THURSDAY, Sept. 15, 2022 (American Heart Association News) — One Sunday morning at church, Alejandra Rosales Murillo and her four sisters were sitting with their parents when one of the girls noticed their father’s face was drooping.
She whispered the news to their mom, Maria Rosales Murillo. She leaned toward her husband, Jose Rosales Campos, and asked if something was wrong.
“It’s probably Bell’s palsy again,” he said. A year earlier, he’d had a short bout with the condition, which can cause temporary facial weakness.
As the information was whispered to each member of the family, the commotion caught the attention of a guest preacher. He stopped his sermon to ask if everything was OK. Jose nodded yes. The preacher then led the congregation in a prayer for Jose and cut the service short.
The preacher urged the family to take Jose to the hospital, but he refused. He insisted they continue their plans for the day, which included a meal to celebrate the 19th birthday of one of their daughters.
The family lived in Calexico, California. Although the restaurant was a short drive away, it was across the border in Mexicali, Mexico.
By the time they reached Mexicali, Jose’s speech was slurred. He wasn’t responsive. Maria drove to the local hospital. The hospital turned them away because Jose’s medical insurance only covered him in the United States.
Maria drove back to California. It’s usually a quick trip, but on this day – Dec. 23, 2012 – the border crossing was clogged with holiday travelers.
Finally, about four hours after the church service, the family arrived at a hospital in nearby Brawley, California.
Doctors determined that Jose, then 49, had two strokes. His right side was paralyzed, and he couldn’t speak.
Alejandra, who goes by Ale, stayed at the hospital to help. A high school senior at the time, she knew she was needed to serve as everything from a translator for her non-English-speaking parents to simply helping them navigate this new journey. While there, she also learned more about strokes. She realized her father had been at high risk.
He had obesity, drank a lot of beer and favored pizza and pork chops. He took medication for diabetes and high blood pressure.
“My dad would go to the doctor once a year and was always told he needed to take better care of himself, but he never did,” Ale said. “We’d all try to talk to him, but he’d say, ‘I’m fine, don’t worry. I’m out here working.'”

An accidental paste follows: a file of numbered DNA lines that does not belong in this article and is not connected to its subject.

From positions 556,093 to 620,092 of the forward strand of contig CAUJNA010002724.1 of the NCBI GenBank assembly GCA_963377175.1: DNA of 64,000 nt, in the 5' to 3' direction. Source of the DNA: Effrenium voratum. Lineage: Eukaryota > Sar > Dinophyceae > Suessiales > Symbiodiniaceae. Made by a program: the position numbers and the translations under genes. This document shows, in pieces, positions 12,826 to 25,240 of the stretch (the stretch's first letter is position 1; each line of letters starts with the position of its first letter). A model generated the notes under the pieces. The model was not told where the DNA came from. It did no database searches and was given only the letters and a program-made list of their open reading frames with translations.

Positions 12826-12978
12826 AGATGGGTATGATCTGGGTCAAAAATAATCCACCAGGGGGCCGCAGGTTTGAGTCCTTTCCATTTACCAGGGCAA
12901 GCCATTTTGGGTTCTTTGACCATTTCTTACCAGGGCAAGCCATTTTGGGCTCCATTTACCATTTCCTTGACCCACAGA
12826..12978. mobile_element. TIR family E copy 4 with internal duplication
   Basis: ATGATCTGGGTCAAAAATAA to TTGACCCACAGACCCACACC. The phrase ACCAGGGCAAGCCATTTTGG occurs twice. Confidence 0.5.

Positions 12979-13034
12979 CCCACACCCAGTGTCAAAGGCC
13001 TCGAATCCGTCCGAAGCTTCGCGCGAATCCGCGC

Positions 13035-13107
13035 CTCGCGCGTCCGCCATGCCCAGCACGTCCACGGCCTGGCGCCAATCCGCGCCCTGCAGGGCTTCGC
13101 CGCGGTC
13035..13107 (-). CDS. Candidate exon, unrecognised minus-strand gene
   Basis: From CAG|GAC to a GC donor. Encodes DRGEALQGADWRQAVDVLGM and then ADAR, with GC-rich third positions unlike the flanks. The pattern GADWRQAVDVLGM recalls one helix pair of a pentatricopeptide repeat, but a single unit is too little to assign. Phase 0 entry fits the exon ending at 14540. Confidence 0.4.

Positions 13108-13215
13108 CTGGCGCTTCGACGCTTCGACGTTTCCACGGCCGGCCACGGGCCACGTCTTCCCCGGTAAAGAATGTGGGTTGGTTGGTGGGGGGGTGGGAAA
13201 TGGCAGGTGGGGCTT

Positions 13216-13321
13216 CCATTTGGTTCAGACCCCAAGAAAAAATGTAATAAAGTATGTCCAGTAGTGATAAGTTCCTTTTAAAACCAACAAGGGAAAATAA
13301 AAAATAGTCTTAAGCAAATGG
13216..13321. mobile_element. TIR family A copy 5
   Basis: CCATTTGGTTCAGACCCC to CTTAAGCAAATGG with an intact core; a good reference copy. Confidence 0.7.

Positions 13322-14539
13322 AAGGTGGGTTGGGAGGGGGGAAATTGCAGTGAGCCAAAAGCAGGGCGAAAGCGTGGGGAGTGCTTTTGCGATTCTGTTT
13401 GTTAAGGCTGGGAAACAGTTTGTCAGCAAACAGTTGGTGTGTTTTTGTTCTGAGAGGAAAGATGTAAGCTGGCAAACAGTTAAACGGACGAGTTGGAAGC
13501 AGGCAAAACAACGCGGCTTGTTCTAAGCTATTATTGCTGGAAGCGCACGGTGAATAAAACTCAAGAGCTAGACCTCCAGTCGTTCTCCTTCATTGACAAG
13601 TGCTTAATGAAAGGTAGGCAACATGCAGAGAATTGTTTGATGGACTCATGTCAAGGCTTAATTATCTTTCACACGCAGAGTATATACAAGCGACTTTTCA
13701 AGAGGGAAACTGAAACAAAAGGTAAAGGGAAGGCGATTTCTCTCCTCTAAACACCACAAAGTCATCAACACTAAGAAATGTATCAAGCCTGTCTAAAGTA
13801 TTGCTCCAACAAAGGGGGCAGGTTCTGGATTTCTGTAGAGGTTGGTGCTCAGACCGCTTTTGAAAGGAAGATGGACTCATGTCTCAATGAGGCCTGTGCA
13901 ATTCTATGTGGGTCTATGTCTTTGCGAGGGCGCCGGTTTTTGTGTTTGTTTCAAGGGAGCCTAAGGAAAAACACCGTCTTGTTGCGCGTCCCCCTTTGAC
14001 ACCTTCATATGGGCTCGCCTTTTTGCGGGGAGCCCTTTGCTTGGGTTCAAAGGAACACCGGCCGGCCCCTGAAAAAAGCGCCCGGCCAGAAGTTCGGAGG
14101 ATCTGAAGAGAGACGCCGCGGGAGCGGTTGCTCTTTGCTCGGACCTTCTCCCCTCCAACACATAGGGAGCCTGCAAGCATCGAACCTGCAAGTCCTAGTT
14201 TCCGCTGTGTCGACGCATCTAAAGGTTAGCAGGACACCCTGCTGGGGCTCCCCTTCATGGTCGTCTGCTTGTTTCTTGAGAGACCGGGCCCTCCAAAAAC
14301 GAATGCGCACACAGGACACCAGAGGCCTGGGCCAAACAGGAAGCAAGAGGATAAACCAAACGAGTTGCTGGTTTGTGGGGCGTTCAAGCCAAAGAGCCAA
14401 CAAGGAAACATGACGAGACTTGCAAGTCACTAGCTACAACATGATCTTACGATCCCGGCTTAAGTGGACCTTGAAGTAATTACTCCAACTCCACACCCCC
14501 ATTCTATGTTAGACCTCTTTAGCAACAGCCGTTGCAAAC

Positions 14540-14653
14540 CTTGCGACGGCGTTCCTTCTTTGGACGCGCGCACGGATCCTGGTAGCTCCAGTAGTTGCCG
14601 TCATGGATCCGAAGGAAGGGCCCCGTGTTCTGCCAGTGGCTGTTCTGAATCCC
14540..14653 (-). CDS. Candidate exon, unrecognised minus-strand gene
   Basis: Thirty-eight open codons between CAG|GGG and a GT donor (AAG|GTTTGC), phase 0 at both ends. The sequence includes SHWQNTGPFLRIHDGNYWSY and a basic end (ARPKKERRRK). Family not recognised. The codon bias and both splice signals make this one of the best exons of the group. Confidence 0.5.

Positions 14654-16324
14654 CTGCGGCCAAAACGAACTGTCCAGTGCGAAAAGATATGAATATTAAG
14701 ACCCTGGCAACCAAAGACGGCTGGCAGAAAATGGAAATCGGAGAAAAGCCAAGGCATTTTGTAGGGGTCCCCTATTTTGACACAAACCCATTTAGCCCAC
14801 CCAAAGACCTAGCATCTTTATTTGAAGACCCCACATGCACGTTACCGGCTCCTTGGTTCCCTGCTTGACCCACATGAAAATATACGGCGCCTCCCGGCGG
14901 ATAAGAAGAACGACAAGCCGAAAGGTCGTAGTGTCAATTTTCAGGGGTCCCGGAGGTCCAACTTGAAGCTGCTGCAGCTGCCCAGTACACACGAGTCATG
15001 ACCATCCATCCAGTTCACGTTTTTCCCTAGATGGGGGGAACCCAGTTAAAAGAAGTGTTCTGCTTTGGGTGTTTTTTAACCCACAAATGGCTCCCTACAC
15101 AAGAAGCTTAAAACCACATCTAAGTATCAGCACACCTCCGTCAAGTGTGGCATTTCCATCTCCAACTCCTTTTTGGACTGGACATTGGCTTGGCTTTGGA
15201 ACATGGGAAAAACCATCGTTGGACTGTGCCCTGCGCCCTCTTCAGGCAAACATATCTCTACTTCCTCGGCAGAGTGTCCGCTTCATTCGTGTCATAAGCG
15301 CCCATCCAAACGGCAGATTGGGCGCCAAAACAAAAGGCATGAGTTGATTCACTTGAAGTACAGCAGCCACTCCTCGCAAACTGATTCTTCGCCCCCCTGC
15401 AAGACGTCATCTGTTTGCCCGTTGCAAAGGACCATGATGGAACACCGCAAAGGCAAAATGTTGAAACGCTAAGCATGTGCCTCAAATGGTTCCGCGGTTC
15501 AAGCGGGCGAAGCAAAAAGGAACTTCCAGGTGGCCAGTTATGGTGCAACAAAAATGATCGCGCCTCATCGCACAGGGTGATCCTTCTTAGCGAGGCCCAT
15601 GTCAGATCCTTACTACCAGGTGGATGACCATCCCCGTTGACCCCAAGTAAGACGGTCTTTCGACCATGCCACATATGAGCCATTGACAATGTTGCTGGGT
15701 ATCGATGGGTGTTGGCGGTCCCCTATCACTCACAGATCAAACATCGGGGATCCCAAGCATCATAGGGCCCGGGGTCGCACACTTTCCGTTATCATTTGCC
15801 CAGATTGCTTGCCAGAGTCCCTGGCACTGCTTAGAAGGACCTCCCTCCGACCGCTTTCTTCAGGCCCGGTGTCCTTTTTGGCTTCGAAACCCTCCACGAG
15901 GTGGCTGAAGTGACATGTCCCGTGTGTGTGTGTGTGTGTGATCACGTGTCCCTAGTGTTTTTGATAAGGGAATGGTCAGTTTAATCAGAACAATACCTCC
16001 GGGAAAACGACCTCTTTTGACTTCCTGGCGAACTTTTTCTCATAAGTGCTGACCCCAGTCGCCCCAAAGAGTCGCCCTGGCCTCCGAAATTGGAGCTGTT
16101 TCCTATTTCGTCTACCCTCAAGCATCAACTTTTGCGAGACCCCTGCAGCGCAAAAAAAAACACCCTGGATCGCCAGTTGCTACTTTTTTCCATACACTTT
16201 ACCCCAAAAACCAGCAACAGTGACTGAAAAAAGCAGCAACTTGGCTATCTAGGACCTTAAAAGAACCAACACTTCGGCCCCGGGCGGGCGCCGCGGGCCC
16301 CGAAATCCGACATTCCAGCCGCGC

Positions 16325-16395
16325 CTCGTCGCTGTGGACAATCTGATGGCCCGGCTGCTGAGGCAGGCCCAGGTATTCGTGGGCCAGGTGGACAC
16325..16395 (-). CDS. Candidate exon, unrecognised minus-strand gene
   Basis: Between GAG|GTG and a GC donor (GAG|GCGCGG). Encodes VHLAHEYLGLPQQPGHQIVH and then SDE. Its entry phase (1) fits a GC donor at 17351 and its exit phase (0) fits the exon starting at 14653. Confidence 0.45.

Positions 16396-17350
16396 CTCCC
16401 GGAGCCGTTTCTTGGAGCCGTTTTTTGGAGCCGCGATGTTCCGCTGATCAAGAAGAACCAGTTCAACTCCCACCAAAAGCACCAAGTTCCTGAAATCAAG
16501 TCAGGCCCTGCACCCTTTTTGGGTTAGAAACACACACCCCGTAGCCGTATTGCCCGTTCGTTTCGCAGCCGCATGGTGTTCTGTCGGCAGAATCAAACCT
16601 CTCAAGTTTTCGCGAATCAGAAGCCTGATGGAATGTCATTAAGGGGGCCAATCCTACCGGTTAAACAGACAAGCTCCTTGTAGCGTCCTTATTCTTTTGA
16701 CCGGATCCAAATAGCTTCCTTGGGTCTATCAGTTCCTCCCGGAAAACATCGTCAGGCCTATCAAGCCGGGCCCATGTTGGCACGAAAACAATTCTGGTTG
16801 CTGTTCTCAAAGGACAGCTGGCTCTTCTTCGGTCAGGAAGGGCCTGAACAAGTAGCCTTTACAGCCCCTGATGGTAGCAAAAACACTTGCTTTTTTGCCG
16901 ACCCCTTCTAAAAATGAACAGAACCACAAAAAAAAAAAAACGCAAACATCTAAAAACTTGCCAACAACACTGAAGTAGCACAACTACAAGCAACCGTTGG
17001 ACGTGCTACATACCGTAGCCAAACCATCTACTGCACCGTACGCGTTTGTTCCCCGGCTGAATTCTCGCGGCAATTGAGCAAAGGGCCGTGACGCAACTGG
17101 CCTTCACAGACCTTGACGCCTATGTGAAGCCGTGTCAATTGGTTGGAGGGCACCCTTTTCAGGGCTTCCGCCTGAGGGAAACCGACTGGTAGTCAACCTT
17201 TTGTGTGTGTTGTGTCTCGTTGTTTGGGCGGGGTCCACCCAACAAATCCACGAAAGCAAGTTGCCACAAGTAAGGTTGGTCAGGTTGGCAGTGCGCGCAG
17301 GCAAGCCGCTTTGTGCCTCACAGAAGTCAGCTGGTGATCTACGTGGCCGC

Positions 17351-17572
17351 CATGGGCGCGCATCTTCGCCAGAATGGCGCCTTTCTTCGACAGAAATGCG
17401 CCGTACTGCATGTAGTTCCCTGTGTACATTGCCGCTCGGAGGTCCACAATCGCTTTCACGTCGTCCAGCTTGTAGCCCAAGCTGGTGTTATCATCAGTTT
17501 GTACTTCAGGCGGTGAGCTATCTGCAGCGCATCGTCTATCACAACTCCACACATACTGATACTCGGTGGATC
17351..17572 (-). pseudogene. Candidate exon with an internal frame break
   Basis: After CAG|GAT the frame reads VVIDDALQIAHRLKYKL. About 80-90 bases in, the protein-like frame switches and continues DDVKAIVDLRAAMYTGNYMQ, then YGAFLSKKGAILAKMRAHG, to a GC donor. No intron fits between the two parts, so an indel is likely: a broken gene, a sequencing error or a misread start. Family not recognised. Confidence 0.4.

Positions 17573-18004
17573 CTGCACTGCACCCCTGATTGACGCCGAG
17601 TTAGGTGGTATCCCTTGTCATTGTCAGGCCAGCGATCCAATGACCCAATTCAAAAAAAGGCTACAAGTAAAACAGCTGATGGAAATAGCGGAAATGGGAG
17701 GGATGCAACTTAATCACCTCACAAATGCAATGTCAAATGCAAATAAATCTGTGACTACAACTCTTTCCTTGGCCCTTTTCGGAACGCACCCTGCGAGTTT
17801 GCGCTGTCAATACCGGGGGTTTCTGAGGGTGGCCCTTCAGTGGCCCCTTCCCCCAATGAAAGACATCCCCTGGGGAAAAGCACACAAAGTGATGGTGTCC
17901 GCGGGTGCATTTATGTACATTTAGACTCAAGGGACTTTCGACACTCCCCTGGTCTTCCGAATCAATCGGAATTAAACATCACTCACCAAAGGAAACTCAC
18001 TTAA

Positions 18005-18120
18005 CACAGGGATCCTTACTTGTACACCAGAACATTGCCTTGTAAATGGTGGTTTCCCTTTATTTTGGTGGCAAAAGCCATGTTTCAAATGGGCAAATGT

After a week in the hospital, Jose went home in a wheelchair. He gradually progressed to using a cane, although post-stroke seizures sometimes required him to again use the wheelchair.
Jose had worked at a retail store in the United States and as a mortician in Mexico. Now he couldn’t. He received some unemployment and disability insurance, as well as Medicaid, but the family struggled. Maria juggled her job and caring for Jose.
Ale had considered dropping out of high school to earn money. Her parents insisted she graduate. She did, then went to work. She took a job in the fields of the Imperial Valley. She had to wake up at 3 a.m. to arrive at work to harvest vegetables.
While this helped ease the family’s financial burden, Ale wasn’t satisfied. She wanted a career.
Inspired by those who helped her father, she wanted to help patients.
By taking out student loans, Ale was able to get a degree as a medical/clinical assistant.
From 2017 to 2021, she worked as an intake clerk at the same hospital in Brawley that treated her father. Last year she started a job as a case manager, where she helps health care professionals and patients gain access to medication by working with their insurance company to secure coverage.
She’s able to work remotely, so she logs on from her parents’ home. This allows her to spend time with her father every day.
“He’s like my co-worker,” she said. “During my break, I’ll see him watching the news and I’ll make him something to eat.”
Jose mostly gets around with a cane, though he also often uses a wheelchair or scooter. He speaks a few words and otherwise gestures with his left hand to communicate. While his right leg has some movement, his right arm remains paralyzed.
One of Ale’s younger sisters, Adriana Rosales, also was inspired to help patients. She works as a nurse at a hospital in Tempe, Arizona. She was 12 and very close to her father when he had the stroke.
“We had a good support system from our church and family, but I wasn’t aware of how tough it would be financially and emotionally,” Adriana said.
The sisters can’t help but wonder how things might have been different if their family had known more about the risks of stroke.
They also realize they were likely compromised by Hispanic cultural traditions. Many of the foods they typically eat are not part of a healthy diet. Further adding to the challenge is that health is considered a taboo topic of discussion, Ale said. That’s despite Hispanic people having a relatively high rate of high blood pressure, obesity and Type 2 diabetes.
“Our goal as a family is to spread awareness on stroke, especially in our community,” Ale said. “We want them to know how much it can affect not just the person who had the stroke, but everyone around them.”
American Heart Association News covers heart and brain health. Not all views expressed in this story reflect the official position of the American Heart Association. Copyright is owned or held by the American Heart Association, Inc., and all rights are reserved. If you have questions or comments about this story, please email email@example.com.
By Diane Daniel, American Heart Association News